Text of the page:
The banking industry was presented with numerous challenges as the pandemic spread across the nation and the world. Many banks learned just how capable their staff was to work from a location outside of the bank’s walls. When the right technology and safeguards are in place, telework can be a good compromise for many workers to be able to continue their important jobs while also having access to a safe work environment.
Digital banking provides faster processing of financial transactions, more convenience, and a model that allows for the continuation of a financial industry even in the face of a pandemic. However, digital banking makes banks vulnerable to cyberattacks. Banks are now facing fresh security challenges that were brought on or affected by COVID-19. Here is what you need to know about them and how to protect yourself.
Banks must learn how to properly train their staff on how to identify potential cybersecurity risks and how to respond to them. An emergency plan should also be in place at every financial institution that provides a blueprint to workers. First, however, security leaders must understand the potential threats:
Some of the most prolific cyberthreats banks are facing in light of the pandemic include identity theft, account takeover, malware automated threats and teleworking.
In 2018, there were 651,000 reports of identity theft. Identity theft is easier to commit online because there are fewer obstacles to this crime. For example, a person with a stolen credit card can often purchase products online that he or she would not be able to purchase in person because of EMV security (EMV is a set of international standards that defines interoperability of secure transactions across the international payments landscape). By being able to hack into a bank, a criminal may be able to steal the identities of several customers without ever coming into personal contact with the victim, making this a particularly attractive type of crime for a criminal during a pandemic.
Account takeover occurs when a criminal accesses another person’s account and changes information about it, such as the address or email address associated with it. The real owner of the account does not receive updates about the account because the communication is rerouted to the criminal. Account takeover statistics show that this particular form of fraud has increased significantly over the last several years.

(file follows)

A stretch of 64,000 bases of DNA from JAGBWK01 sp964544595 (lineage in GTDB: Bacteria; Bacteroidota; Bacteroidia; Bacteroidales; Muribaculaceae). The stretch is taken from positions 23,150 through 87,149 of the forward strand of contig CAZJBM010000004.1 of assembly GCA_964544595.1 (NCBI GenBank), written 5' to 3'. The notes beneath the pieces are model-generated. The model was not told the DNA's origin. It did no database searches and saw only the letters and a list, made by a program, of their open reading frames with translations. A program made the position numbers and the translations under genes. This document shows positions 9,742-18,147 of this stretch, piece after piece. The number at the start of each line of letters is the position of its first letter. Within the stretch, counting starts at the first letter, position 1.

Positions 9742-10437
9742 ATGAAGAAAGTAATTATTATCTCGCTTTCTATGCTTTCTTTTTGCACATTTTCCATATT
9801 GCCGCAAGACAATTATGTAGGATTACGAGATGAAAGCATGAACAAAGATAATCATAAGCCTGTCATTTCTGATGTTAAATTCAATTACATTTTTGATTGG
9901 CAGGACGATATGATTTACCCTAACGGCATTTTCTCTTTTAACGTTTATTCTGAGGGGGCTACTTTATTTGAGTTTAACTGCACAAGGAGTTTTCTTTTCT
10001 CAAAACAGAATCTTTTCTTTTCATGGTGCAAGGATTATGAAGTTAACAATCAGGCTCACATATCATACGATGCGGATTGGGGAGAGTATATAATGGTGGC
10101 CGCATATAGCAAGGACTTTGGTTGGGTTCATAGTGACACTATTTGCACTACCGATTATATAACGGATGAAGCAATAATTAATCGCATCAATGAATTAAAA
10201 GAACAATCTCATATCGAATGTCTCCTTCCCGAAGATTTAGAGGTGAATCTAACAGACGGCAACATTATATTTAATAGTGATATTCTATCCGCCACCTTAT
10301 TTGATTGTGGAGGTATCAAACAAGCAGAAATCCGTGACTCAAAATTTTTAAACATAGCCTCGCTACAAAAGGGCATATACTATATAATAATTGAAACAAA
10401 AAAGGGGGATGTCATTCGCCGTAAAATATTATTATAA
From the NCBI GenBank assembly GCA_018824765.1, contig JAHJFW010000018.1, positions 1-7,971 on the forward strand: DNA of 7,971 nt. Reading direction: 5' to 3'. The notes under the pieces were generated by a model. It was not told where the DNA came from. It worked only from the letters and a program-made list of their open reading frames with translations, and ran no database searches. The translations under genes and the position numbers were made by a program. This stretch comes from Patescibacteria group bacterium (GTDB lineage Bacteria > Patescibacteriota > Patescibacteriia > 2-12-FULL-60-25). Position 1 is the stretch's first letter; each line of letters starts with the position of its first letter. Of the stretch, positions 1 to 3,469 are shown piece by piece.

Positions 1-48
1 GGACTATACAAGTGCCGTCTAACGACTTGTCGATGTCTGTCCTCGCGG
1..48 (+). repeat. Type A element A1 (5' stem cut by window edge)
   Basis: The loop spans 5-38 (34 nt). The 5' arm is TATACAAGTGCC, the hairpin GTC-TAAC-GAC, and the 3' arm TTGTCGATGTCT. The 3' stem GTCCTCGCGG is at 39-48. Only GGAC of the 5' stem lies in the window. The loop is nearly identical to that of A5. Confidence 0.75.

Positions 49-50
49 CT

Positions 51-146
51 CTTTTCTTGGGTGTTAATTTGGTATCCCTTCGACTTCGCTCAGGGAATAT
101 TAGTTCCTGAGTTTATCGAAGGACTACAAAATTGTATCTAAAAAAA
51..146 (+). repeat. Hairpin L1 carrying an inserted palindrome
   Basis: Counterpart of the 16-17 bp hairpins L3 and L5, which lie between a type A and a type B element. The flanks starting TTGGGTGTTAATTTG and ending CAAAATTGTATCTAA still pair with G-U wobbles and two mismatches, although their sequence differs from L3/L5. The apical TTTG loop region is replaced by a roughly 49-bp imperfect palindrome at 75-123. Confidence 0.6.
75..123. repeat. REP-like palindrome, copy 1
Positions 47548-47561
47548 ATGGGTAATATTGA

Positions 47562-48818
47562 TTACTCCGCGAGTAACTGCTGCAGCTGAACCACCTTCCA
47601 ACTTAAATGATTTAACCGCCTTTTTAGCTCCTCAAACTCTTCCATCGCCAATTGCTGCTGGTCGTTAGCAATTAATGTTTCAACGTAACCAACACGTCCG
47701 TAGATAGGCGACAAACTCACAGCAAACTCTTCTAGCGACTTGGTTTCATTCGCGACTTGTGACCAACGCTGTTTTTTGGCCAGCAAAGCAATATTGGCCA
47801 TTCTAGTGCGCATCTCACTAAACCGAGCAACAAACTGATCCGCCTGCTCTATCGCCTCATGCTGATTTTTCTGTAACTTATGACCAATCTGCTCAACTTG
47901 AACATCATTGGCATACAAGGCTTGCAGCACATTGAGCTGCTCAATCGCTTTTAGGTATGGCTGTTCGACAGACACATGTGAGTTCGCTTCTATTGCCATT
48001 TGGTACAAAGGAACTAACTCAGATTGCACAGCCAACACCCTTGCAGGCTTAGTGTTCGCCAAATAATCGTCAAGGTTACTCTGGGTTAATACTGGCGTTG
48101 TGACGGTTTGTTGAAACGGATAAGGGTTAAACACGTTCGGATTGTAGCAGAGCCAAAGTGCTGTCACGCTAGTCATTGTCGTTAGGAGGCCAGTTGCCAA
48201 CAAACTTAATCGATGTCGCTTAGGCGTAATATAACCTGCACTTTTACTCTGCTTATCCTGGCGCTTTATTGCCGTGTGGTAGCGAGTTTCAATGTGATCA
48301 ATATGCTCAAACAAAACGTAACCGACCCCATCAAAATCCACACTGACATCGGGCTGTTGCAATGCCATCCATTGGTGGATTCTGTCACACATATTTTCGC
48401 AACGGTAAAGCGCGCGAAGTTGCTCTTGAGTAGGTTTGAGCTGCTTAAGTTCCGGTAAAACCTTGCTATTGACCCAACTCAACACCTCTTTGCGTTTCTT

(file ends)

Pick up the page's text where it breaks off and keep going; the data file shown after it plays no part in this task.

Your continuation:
Malware automated threats
Another cybersecurity risk for banks is malware automated threats. These input malicious code through automated tools like internet bots. They complete many repetitive tasks and do not cost much to execute, making them particularly attractive to cybercriminals who can often reap significant financial benefits with a little associated cost.
Teleworking is another cybersecurity risk to banks. As more people must stay home to comply with government orders and to slow the spread of COVID-19, many bank workers are working remotely. If they do not have a secure network, criminals may be able to access sensitive data from these workers.
What can the banking industry do?
Have security procedures in place and communicate that to your customers. Before customers ever have to reset their password, be sure that you have communicated security procedures in place for customers to educate themselves.
Encourage customers to:
- Verify they are using the correct app or website before signing in.
- Educate themselves on spotting and preventing phishing scams.
- Avoid using public Wi-Fi to access online or mobile banking
- Use of multi-factor authentication.
- Regularly update passwords and avoid using one password for all banking sites and sign ins.